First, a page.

Government Set to Impose New Rules to Curb Current Account Deficit
Jakarta. The government will issue four regulations on Monday aimed at narrowing Indonesia’s widening current-account deficit.
The regulations will impose an anti-dumping tax to curb imports, expand tax allowances to more companies, give visa exemptions to four more countries in a bid to boost tourism, and increase mandatory biodiesel content in diesel to reduce fuel imports, Coordinating Economic Affairs Minister Sofyan Djalil said on Friday.
Sofyan said companies eligible for the tax allowance include those that reinvest their profits in Indonesia instead of repatriating it to their home countries; conduct research and development; export a certain amount of their products; or create a certain number of jobs.
The companies will get a 30 percent cut in their income tax bills for five years, a longer loss carryforward period of 10 years, and an income tax rate of only 10 percent on repatriated dividends.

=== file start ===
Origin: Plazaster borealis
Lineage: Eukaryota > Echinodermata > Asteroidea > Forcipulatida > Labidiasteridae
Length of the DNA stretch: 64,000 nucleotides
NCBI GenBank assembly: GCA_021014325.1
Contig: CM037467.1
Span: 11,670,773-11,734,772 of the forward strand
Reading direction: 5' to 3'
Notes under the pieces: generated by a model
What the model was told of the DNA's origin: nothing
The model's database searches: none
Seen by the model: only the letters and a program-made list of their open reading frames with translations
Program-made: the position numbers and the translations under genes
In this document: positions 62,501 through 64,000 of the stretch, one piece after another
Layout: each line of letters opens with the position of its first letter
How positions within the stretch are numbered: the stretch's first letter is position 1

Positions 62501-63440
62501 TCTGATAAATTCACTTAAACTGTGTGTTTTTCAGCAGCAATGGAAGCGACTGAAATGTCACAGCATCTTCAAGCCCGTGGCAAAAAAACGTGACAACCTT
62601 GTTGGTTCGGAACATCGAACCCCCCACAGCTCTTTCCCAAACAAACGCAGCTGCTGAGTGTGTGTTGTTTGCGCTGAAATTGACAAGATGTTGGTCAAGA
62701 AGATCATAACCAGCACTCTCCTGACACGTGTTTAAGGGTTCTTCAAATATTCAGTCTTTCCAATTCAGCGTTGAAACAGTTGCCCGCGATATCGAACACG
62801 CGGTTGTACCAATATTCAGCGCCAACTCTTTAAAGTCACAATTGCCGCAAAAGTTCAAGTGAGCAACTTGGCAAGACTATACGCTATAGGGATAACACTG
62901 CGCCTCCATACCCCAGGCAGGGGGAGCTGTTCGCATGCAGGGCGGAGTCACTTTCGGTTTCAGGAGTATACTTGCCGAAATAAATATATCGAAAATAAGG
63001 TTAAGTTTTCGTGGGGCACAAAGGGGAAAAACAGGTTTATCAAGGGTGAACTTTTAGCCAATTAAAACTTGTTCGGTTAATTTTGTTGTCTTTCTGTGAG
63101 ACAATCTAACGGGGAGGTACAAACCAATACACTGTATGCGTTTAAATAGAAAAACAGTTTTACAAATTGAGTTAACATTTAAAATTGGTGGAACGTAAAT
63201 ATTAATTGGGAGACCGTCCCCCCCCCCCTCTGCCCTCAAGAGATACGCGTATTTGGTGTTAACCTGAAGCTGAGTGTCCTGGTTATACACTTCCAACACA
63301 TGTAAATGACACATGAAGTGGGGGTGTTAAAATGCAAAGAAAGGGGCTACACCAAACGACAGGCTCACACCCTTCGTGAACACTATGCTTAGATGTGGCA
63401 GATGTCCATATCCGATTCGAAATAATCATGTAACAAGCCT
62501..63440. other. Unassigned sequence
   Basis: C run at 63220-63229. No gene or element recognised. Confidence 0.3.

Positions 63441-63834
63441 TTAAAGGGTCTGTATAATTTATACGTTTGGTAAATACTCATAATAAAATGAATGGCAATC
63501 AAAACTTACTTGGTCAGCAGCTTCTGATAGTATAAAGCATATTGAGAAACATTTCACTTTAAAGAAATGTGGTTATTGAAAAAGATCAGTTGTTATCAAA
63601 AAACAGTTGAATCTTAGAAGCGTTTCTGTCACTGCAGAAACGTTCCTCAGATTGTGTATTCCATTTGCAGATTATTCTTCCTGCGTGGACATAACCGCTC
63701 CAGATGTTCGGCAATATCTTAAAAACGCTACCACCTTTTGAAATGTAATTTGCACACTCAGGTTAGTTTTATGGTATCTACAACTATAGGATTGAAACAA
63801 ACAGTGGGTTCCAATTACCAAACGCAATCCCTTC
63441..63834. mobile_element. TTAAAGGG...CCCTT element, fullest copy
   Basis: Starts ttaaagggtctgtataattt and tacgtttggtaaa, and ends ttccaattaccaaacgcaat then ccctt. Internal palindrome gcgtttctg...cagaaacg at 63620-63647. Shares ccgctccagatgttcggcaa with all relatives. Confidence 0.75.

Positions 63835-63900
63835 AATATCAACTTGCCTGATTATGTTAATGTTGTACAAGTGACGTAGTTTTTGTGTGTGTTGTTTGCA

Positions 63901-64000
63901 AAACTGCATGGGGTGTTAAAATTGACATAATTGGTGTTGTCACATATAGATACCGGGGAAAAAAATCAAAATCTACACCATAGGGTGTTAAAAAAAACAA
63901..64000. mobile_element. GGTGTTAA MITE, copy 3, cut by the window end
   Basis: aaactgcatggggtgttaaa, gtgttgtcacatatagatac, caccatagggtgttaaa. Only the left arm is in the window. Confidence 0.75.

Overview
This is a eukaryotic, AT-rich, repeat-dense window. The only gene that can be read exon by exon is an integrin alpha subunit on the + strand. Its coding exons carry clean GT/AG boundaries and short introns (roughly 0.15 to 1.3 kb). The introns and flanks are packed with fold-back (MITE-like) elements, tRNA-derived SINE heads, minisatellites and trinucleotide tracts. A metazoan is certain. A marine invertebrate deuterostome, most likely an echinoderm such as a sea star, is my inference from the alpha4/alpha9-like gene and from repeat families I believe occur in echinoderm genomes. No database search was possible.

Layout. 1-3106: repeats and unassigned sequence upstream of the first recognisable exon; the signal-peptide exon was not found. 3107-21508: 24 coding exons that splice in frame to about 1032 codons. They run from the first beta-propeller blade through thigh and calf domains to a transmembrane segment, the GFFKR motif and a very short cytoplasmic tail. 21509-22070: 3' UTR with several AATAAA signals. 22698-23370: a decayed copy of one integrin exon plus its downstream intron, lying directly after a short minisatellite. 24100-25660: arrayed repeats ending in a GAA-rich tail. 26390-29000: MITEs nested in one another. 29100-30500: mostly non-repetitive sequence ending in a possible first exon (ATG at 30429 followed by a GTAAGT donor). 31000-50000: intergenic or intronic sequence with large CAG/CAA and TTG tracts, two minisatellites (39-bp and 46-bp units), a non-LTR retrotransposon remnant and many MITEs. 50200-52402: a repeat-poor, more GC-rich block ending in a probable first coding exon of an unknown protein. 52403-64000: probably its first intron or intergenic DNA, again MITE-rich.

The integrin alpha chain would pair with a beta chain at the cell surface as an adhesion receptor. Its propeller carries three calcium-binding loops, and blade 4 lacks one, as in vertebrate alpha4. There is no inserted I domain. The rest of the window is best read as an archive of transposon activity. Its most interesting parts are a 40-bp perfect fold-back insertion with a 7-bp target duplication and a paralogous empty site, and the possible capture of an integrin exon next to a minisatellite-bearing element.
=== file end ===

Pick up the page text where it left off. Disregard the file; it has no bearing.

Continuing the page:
The government will also increase the mandatory biofuel content of diesel to 15 percent from 10 percent currently. This will rise to 20 percent later, Sofyan said.
In addition, the government will issue temporary anti-dumping duties on products such as steel and textiles.
The duties will be imposed immediately when a complaint arises, instead of waiting for the result of a formal investigation, which could take up to a year. The government will remove the duties should an investigation find a company not guilty of dumping.
“The practice of dumping in the steel and textile industries creates low prices and makes local companies such as Krakatau Steel and [Krakatau] Posco unable to compete. This is an unfair trade,” Sofyan said.
Lastly, citizens of Japan, Russia, China and South Korea will no longer be required to obtain visas to enter Indonesia, bringing the number of visa-exempt countries to
19 in order to boost foreign arrivals and increase foreign-exchange revenue.
Bank Indonesia Governor Agus Martowardojo said on Friday that the new policies would help Indonesia maintain its current-account deficit at between 2.5 percent and 3 percent of the gross domestic product this year.
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